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O'Reilly Book Excerpts: Cisco Cookbook

Cooking with Cisco, Part 1

Related Reading

Cisco Cookbook
By Kevin Dooley, Ian J. Brown

by Kevin Dooley

Author's note: Cisco includes many subtle but useful features in its IOS that you can use to improve your network's efficiency and reliability. This recipe from Cisco Cookbook shows how to use a feature called "Frame-Relay Traffic Shaping" to ensure that the router doesn't overrun the capacity of the individual PVCs in a Frame Relay WAN. This is different from the more common Generic Traffic Shaping, which controls the packet rate for the entire interface. The recipe also shows how to use adaptive Frame-Relay Traffic Shaping, allowing the router to adjust how fast it sends packets to avoid intermittent network congestion problems.

Recipe 11.11: Using Frame-Relay Traffic Shaping

Problem

You want to separately control the amount of traffic sent along each of the PVCs in a Frame Relay network.

Solution

This first example shows how to configure Frame Relay traffic shaping using point-to-point frame relay subinterfaces:

Router#configure terminal
Enter configuration commands, one per line.  End with CNTL/Z.
Router(config)#interface HSSI0/0
Router(config-if)#encapsulation frame-relay
Router(config-if)#exit
Router(config)#interface HSSI0/0.1 point-to-point
Router(config-subif)#traffic-shape rate 150000
Router(config-subif)#frame-relay interface-dlci 31
Router(config-subif)#end
Router#

Most Frame Relay carrier networks are sufficiently overprovisioned, meaning that you can actually use much more capacity than your contractual Committed Information Rate (CIR). So you might want to apply traffic shaping only when you encounter Frame Relay congestion problems, and then only to reduce the data rate until the congestion goes away:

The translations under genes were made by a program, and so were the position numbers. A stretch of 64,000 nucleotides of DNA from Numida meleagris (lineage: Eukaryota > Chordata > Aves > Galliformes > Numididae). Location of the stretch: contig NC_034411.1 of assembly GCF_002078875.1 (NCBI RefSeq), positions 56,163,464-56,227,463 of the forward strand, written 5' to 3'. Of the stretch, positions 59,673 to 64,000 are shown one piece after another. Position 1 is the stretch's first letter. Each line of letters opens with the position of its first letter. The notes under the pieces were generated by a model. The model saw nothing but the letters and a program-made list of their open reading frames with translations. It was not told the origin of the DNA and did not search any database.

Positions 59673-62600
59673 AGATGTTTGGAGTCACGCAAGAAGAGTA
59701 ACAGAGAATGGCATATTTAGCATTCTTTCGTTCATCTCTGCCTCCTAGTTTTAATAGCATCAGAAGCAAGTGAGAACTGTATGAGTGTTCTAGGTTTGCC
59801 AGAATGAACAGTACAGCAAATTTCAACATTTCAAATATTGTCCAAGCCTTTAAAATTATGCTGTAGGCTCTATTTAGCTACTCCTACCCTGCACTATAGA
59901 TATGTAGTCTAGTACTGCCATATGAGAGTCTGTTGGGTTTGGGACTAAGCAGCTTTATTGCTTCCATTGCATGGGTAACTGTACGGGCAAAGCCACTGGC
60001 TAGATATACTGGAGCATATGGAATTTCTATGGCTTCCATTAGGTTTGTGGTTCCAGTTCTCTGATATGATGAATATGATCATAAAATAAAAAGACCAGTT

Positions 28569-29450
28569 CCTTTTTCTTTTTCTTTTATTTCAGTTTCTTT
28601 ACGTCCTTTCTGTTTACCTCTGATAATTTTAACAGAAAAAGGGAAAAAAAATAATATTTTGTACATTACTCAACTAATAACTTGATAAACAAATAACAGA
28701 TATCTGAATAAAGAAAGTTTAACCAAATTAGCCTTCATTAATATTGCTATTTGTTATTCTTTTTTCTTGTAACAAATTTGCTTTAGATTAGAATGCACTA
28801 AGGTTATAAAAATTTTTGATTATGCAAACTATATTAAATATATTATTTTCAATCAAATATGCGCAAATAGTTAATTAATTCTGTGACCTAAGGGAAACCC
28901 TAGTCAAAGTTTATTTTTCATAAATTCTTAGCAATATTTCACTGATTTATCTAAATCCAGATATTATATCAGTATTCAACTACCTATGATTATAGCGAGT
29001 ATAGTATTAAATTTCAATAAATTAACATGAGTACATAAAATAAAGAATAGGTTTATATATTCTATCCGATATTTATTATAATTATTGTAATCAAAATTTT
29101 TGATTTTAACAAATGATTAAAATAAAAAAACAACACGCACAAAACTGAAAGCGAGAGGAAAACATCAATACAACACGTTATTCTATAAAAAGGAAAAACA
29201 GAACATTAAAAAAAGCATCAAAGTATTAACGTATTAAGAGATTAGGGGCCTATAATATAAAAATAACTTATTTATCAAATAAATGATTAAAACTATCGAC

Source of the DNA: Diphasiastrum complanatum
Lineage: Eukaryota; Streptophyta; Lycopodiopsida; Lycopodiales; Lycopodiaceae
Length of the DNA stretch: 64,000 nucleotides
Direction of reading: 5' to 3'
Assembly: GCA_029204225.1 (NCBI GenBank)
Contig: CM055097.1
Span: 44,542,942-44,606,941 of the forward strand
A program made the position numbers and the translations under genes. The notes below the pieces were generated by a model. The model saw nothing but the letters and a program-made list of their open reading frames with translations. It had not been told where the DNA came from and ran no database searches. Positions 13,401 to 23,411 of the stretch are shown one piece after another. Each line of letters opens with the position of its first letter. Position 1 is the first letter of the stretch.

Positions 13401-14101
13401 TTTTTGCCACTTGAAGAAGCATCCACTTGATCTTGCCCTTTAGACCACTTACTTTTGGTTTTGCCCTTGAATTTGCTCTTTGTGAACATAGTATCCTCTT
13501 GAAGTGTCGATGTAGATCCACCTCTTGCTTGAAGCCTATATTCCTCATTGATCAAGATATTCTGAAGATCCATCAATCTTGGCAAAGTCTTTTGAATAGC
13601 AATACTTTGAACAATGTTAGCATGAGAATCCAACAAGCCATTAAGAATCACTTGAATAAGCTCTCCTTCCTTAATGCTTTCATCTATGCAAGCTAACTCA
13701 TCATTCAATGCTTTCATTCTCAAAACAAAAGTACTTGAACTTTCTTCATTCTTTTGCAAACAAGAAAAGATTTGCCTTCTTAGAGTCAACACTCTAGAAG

Router#configure terminal
Enter configuration commands, one per line.  End with CNTL/Z.
Router(config)#interface HSSI0/0
Router(config-if)#encapsulation frame-relay
Router(config-if)#exit
Router(config)#interface HSSI0/0.1 point-to-point
Router(config-subif)#traffic-shape adaptive 10000
Router(config-subif)#frame-relay interface-dlci 31
Router(config-subif)#end
Router#

Discussion

These examples are different from the one that we showed in Recipe 11.10. In this recipe we don't want to control the entire aggregate traffic flow, and we don't care about the traffic based on application. Here we want to ensure that every Frame Relay PVC using this interface is shaped separately so that they don't overrun the amount of bandwidth purchased from the WAN carrier. If you have 20 PVCs on an interface, it is fine to send the maximum per-PVC bandwidth to all of them simultaneously, but you will suffer from terrible performance problems if you try to send all of that bandwidth through a single PVC.

Usually you will purchase a particular amount of Frame Relay bandwidth, or CIR, from the WAN carrier for each PVC. So the first example shows how you can force the router to only send 150Kbps through the PVC with DLCI 31. It is important to remember that you can have different CIR values for different PVCs. You may need to have a different Frame Relay traffic shaping rate on every PVC.

The second example assumes that a lot of the time there will be very little congestion in the carrier's network, so you should be able to safely use some of the excess capacity. The Frame Relay protocol includes the ability to tell devices when there is congestion in the network. There are two types of congestion notifications, which are just noted as flags in the header portion of regular user frames. If a router receives a frame with the Forward Explicit Congestion Notification (FECN) flag set, it knows that the frame encountered congestion on its way from the remote device to the router. If the router receives a frame with the Backward Explicit Congestion Notification (BECN) flag set, a frame encountered congestion on its way from this router to the remote device. Please refer to Chapter 10 of Cisco Cookbook for a more detailed discussion of these Frame Relay protocol features.